In the living room, a wooden chair bought in Burma is teamed with a patched cushion for interesting texture. The cushion, made from patchwork linen, was created by Belgian antique dealer and interior designer Jean-Philippe Demeyer, who made all the cushions found in the apartment. Off-setting the sense of the new, is an enormously long wooden dining table, its patina giving a comfortable lived in feel. ‘We do like to cook and entertain, have family and friends around,’ says Cha Cha.
Guests can enjoy the view from the terrace which is rich in interest. Created by The Garden Studio, brightly coloured pots found by Cha Cha in Asia are filled exclusively with cacti and succulents, the wide variety offering variations in colour, texture and look. ‘I love the plant but it is impossible to grow it in Belgium,’ says Cha Cha. ‘As soon as I came here I realised I had the perfect place to grow them.’ And the perfect place to enjoy them too.
A backdrop of Pachycereus
marginatus, or Organ pipe cactus, in differing heights, makes an eye-catching backdrop to the seating area. On the sofa
are cushions by Jean-Philippe Demeyer, made from Belgian heavy sand-coloured linen and knotted small multicoloured bows in the fabric, so they move in the blowing wind. On the small chairs found in a little shop in Chang Mai, Thailand, are ‘jeans’ cushions with ‘random heavy-coloured stripes applied asymmetrically as with a Yves Saint Laurent 70s dress,’ says Jean Philippe. The large mosaic vase, showing a peacock, is vintage Seventies and found in a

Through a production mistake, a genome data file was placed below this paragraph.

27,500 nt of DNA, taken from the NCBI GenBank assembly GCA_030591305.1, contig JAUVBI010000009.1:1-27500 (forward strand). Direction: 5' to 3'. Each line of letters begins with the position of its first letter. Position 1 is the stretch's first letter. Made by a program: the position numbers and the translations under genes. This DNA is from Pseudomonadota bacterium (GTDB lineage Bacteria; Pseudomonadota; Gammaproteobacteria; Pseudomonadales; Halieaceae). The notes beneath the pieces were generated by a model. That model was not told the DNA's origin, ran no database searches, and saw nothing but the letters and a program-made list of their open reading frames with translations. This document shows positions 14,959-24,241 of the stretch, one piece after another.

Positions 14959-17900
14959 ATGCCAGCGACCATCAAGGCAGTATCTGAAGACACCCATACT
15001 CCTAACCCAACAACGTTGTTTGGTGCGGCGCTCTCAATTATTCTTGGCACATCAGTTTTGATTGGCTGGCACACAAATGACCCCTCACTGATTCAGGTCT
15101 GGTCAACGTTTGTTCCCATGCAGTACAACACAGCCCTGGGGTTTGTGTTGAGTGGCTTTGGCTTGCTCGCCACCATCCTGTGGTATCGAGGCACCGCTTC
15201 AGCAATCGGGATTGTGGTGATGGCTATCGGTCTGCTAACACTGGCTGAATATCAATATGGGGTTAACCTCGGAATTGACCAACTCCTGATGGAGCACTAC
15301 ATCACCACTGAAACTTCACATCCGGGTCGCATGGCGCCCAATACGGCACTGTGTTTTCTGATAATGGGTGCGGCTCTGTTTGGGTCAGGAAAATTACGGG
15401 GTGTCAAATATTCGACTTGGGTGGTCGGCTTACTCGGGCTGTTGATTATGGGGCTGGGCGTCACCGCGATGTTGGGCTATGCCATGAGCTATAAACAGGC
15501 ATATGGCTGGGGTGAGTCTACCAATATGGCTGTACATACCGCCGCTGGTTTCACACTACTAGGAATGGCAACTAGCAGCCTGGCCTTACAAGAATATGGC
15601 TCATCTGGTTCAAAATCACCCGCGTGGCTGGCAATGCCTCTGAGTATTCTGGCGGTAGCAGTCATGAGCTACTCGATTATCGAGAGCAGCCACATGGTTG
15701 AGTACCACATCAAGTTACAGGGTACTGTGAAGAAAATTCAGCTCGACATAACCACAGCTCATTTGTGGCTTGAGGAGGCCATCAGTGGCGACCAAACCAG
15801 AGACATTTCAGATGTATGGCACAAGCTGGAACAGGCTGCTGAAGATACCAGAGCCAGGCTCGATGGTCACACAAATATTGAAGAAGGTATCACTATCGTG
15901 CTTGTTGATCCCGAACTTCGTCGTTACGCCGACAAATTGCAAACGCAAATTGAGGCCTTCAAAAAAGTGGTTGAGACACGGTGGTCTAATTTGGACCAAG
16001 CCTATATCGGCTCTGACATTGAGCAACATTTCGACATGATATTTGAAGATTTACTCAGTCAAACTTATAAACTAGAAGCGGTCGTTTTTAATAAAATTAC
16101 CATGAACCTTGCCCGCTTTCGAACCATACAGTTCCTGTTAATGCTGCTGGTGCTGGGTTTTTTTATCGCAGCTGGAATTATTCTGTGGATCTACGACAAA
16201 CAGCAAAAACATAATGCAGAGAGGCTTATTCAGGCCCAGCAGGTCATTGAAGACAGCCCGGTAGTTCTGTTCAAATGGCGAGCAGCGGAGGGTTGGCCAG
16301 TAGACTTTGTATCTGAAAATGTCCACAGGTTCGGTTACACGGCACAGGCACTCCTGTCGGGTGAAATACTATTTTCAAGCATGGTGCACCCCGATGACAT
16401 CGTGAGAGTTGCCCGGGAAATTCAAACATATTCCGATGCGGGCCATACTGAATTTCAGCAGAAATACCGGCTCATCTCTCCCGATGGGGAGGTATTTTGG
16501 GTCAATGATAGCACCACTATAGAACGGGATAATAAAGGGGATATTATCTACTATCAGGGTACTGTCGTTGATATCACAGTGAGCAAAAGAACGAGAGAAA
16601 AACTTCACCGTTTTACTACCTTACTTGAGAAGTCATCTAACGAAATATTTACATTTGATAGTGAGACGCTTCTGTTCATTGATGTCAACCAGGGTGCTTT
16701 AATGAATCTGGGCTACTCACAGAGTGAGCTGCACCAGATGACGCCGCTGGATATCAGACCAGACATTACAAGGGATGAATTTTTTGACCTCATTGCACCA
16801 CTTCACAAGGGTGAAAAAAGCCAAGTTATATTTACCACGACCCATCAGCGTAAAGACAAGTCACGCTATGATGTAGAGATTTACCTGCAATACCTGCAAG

shop in Holland.
Cha Cha’s brief to The Garden Studio was a terrace of cacti and succulents. ‘Plants were sourced from different suppliers in order
to achieve the necessary variety and quantities,’ says Melina Scodanibbio from The Garden Studio. ‘We designed compositions of large feature
cacti, striking specimens such as
the Aloe baniesii, Dasylirions and
unusual Agaves and Opuntias,
with cascading succulents, paying attention to the details
of leaf and flower colour and
‘We designed compositions of large feature cacti, striking specimens such as the Aloe baniesii, Dasylirions and unusual Agaves and Opuntias, with cascading succulents, paying attention to the details of leaf and flower colour and individual silhouettes
Guests can enjoy the view from the terrace which is rich in interest.
Cacti mural on Terrace